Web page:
Thursday, May 11, 2017
When Kids Disappear, So Do Their Opportunities
Ariel got in trouble with her grandmother the other day. Grandma showed up unexpectedly to pick her up from the gym, but Ariel wasn't there. The girl dropped in briefly to drop off her book bag. "I'll be back," she told me, but a half-hour went by. Ariel's been doing that since she's been taking the class. Whenever she starts talking about getting a fight, I remind her that she needs to show up more often to train, as well as remain for the entire class time. Grandma was not happy to find that Ariel wasn't where she was supposed to be. In fact, it was discovered that the girl wasn't even inside the field house. "Too much goes on out here in the streets for these kids to just roam around," her grandmother said, and I agreed. I suspect both the grandmother and her mother had a deep conversation with Ariel when she got home.
Iz and his brother Abraham have been absent for a couple of days. David had no chance to spar yesterday because of that. It concerns me because Iz and Abraham have already signed up for the summer class (as has David). I can buy the excuses about arriving late most days because of having to travel from school. I know that they miss one day every week due to swimming. But their tardiness and disappearances here and there are not going to cut it next session. They won't have school as an excuse, and the boxing shows will be happening.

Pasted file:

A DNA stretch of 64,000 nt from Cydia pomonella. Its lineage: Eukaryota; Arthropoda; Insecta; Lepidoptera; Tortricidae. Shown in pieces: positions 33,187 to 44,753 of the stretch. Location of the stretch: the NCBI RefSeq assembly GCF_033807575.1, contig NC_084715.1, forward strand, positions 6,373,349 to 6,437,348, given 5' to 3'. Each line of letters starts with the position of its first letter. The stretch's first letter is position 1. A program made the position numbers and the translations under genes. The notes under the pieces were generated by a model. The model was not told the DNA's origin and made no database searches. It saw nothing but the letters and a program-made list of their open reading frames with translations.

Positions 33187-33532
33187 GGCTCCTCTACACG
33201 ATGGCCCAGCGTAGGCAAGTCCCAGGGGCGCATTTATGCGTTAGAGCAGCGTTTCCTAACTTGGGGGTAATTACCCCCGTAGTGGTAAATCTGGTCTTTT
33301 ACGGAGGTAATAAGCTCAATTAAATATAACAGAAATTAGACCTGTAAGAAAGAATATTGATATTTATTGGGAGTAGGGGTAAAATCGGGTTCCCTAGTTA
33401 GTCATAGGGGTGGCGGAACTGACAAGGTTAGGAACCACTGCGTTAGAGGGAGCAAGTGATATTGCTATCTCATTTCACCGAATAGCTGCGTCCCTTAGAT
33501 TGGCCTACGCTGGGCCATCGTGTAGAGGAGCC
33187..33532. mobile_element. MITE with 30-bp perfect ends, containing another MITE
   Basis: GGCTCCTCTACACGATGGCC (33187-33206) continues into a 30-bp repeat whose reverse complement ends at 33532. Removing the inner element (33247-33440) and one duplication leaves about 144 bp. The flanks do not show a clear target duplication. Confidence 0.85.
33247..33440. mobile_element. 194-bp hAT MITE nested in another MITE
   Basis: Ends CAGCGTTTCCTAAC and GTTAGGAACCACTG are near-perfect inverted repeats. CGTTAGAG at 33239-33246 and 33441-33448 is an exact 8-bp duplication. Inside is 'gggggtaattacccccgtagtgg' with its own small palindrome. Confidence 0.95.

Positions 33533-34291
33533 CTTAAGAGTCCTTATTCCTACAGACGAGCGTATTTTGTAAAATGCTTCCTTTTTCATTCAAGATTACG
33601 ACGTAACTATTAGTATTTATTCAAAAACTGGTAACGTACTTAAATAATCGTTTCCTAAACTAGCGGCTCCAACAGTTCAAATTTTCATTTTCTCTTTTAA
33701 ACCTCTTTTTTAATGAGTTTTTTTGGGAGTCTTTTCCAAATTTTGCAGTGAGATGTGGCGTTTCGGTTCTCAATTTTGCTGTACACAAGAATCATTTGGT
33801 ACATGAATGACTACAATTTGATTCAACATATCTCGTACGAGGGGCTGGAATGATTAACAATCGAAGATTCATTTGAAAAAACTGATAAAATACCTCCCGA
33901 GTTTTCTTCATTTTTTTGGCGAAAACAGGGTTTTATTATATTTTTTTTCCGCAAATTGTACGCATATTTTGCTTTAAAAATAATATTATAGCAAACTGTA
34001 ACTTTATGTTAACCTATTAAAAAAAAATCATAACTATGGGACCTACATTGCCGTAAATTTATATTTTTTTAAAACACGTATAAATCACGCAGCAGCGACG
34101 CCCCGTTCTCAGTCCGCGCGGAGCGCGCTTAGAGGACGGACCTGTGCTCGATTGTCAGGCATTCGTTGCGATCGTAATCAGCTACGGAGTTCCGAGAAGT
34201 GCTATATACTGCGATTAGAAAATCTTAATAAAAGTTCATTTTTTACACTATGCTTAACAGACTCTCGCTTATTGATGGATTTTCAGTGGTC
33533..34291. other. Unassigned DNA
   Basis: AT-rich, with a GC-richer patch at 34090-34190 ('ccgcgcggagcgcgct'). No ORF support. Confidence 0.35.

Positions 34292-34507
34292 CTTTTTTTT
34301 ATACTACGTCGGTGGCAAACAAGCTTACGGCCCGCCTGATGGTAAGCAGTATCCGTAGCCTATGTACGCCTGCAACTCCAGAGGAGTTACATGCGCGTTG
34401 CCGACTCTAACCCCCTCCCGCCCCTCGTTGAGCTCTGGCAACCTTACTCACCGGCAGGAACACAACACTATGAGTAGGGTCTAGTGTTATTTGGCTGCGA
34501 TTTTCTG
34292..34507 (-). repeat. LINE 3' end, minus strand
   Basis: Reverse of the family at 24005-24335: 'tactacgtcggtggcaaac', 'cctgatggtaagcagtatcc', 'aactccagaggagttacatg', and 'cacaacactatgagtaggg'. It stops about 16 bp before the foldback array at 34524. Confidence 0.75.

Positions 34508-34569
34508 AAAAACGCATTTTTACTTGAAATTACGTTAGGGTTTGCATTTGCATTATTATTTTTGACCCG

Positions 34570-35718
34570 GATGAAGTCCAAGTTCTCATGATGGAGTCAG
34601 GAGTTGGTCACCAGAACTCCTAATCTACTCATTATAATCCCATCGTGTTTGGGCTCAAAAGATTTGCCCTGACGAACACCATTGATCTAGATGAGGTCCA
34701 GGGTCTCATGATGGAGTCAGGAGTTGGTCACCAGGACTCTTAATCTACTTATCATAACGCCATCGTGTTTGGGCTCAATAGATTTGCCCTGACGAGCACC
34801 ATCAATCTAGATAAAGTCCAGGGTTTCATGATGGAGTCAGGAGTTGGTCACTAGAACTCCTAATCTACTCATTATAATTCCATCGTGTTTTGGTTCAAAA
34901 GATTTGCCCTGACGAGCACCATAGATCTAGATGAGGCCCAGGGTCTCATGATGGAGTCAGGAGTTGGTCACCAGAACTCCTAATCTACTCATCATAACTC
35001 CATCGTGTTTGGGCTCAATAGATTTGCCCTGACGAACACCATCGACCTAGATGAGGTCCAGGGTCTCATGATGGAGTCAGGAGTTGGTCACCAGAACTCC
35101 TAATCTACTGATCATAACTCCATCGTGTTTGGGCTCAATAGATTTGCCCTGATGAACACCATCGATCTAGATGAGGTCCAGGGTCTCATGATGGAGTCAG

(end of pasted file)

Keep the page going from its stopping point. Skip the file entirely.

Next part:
Commitment from the youths has always been in short supply in the boxing program. No matter how many times I tell the youths (and parents/guardians) that opportunities, like competing for example, and sparring, to an extent are not going to be available to them because of poor training habits and poor attendance, it doesn't sink in. I'm beginning to suspect there's a willful lack of wanting to listen. So I'm fully prepared to take the heat when I deny youths opportunities in the program because of their own actions.